In our view, the Pentax-AWS is an effective tool for securing the airway during chest compressions and is more effective than the conventional Macintosh laryngoscope. In the difficult airway scenario, median time to complete intubation was 14 sec with the Pentax-AWS and 30 sec with the Macintosh. According to the current (2010) American Heart Association Guidelines for Cardiopulmonary Resuscitation, five cycles of CPR takes about two minutes, or approximately 24 sec per cycle. Based on these results, it is possible to complete tracheal intubation with the Pentax-AWS without interrupting chest compressions before one cycle of CPR ends.

The GlideScope is one of the most popular videolaryngoscopes. However, little is known about its efficacy in securing the airway during chest compressions. In one study, Kim et al. 15 reported that there were no significant differences between the Macintosh, the Pentax-AWS, and the GlideScope in the time taken for intubation. In the present study, the GlideScope was as effective as the Pentax-AWS during uninterrupted compressions in a normal airway scenario. However, in a difficult airway scenario, the Pentax-AWS was more effective than the GlideScope, with shorter time to complete tracheal intubations, higher POGO score, and less dental compression.

The less favourable outcomes of the GlideScope compared with the Pentax-AWS during continuous chest compressions in the difficult airway scenario may be explained by two main factors. First, participants encountered difficulties in advancing the tracheal tube toward the trachea. These difficulties with the GlideScope appeared to be the principal reason for the increased time to complete tracheal intubation compared with the Pentax-AWS. Second, the Pentax-AWS has a unique tube guide system, the PBlade, which is a side channel into which the ETT is placed before starting intubation. Once the device is inserted, the glottis is visualized and centred on the target marked on the liquid crystal display screen, at which point the ETT is passed through the glottis. This design feature seems to facilitate the passage of the ETT into the glottis when there are up and down movements during intubation.

The GlideScope may have several advantages over the Pentax-AWS in certain clinical settings. First, the GlideScope is easier to introduce into the oropharynx because its blade is narrower than that of the Pentax-AWS, and it comes in various sizes (GVL 2, 3, 4, and 5). This advantage would be most noticeable when the patient has a limited mouth opening. Second, the view may be less affected by secretions or blood because the GlideScope blade has a unique angulation (bends 60° at the mid-line) and the video camera embedded in the blade is located higher than that in the Pentax-AWS. Third, due to the anti-fogging mechanism, the GlideScope provides a consistently clear view. Although the GlideScope may have several advantages over the Pentax-AWS, the characteristic side channel tube guidance system of the Pentax-AWS seems to accentuate its advantages over the GlideScope during chest compressions.

Perhaps the conventional Macintosh laryngoscope can also be used to secure the airway during chest compressions. Gatward et al.17 reported that continuing chest compressions has a minor effect on the time for tracheal intubation. Two other studies14,15 reported no significant difference between the Macintosh laryngoscope and the videolaryngoscopes in the time taken for intubation. However, marked delays in intubation during chest compression have been reported in some studies with the Macintosh laryngoscope.9 Moreover, overall success rates were significantly lower with the Macintosh laryngoscope than with the Pentax-AWS.7,8,10 Success rates of 100% have been reported for the Pentax-AWS compared with success rates of 57.1%,8 74.3%,10 and 81.3%7 reported for the Macintosh.8 In the present study, the overall success rate for the Macintosh laryngoscope was similar to that of the Pentax-AWS in a normal airway scenario (96.9% vs 100%, respectively). However, in a difficult airway scenario, there was a significant difference in the overall success rate (75% vs 100%, respectively). The Macintosh laryngoscope seems to have some limitations when securing the airway during chest compressions, especially in difficult airway situations.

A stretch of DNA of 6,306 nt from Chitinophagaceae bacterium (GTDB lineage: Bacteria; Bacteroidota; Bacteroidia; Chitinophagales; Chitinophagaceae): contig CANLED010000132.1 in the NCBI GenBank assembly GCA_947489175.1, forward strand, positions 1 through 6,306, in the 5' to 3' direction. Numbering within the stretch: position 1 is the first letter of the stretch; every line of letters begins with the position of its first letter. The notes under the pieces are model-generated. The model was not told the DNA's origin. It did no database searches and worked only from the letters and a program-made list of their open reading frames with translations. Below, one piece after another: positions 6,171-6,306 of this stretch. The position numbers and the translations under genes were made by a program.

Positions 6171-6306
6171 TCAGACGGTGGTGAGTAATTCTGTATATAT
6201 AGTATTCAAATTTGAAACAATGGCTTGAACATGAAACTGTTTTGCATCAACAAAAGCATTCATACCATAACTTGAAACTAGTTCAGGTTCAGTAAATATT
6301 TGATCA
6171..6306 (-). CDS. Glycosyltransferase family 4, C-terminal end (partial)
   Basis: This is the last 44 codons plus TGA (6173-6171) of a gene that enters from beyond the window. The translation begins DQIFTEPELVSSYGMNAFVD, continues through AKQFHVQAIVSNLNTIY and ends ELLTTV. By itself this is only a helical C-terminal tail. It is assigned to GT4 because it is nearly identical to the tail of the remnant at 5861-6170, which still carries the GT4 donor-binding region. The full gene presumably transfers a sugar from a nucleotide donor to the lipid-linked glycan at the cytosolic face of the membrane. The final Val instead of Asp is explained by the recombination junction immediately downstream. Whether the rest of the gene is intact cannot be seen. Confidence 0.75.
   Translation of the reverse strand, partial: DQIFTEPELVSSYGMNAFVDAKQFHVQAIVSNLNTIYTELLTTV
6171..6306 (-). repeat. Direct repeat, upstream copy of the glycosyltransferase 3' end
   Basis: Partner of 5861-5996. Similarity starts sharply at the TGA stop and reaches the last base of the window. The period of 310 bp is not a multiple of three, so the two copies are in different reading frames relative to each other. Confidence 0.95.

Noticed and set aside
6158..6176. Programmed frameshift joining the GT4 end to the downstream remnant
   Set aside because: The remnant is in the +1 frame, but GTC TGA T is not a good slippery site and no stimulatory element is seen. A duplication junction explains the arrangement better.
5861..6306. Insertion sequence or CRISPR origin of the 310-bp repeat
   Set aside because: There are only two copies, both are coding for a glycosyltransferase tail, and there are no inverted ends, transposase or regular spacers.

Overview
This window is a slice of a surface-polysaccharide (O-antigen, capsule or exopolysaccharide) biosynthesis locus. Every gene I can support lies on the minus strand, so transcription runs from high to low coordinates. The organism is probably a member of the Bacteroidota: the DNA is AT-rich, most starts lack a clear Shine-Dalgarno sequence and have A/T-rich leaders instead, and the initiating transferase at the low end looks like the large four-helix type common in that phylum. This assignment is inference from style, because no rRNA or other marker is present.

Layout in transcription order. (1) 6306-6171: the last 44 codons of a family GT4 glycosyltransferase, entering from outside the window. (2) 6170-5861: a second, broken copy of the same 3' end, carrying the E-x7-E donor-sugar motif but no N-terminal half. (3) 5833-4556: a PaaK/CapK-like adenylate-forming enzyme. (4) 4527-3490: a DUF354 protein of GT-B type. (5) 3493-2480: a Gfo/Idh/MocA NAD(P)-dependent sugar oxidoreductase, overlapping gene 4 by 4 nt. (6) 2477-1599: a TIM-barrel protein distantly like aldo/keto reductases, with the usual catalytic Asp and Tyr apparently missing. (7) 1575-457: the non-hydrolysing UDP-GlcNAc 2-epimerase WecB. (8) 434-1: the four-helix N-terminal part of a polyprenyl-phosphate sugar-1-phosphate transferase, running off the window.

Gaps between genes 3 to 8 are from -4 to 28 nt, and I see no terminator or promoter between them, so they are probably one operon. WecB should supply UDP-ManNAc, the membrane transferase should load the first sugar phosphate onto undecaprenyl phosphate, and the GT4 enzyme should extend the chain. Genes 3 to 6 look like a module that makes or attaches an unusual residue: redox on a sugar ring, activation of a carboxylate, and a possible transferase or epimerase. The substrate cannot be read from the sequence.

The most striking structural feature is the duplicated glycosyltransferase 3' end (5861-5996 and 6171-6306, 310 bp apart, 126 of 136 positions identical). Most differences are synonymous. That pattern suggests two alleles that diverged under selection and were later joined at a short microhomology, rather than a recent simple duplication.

This study has some limitations. First, this is a mannequin-based rather than a clinical study. The mannequin may not reproduce the precise intubation conditions of real patients. Second, the specific difficult airway scenario simulated in our study cannot represent all difficult airway conditions; thus, the results in our study cannot be generalized to other difficult airway conditions. Third, certain measurements, such as the time to visualization of the vocal cords, the POGO scale, and the ease of intubation, are subjective by nature.

In conclusion, under conditions of both normal and difficult airways, both the Pentax-AWS and the GlideScope were more effective than the Macintosh laryngoscope in terms of performing tracheal intubations without interruption of chest compressions on a mannequin simulating cardiac arrest. The GlideScope and the Pentax-AWS were equally effective during continuous chest compressions in the normal airway scenario. However, in a difficult airway situation, the Pentax-AWS performed better than the GlideScope.

Notes

Financial support

The authors received no financial support and are not involved in the development and/or marketing of the medical devices evaluated in this study.

Competing interests

None declared.

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Copyright information

© Canadian Anesthesiologists' Society 2011

Authors and Affiliations

  1. 1.Department of Emergency MedicineKangbuk Samsung Hospital, Sungkyunkwan University School of MedicineSeoulKorea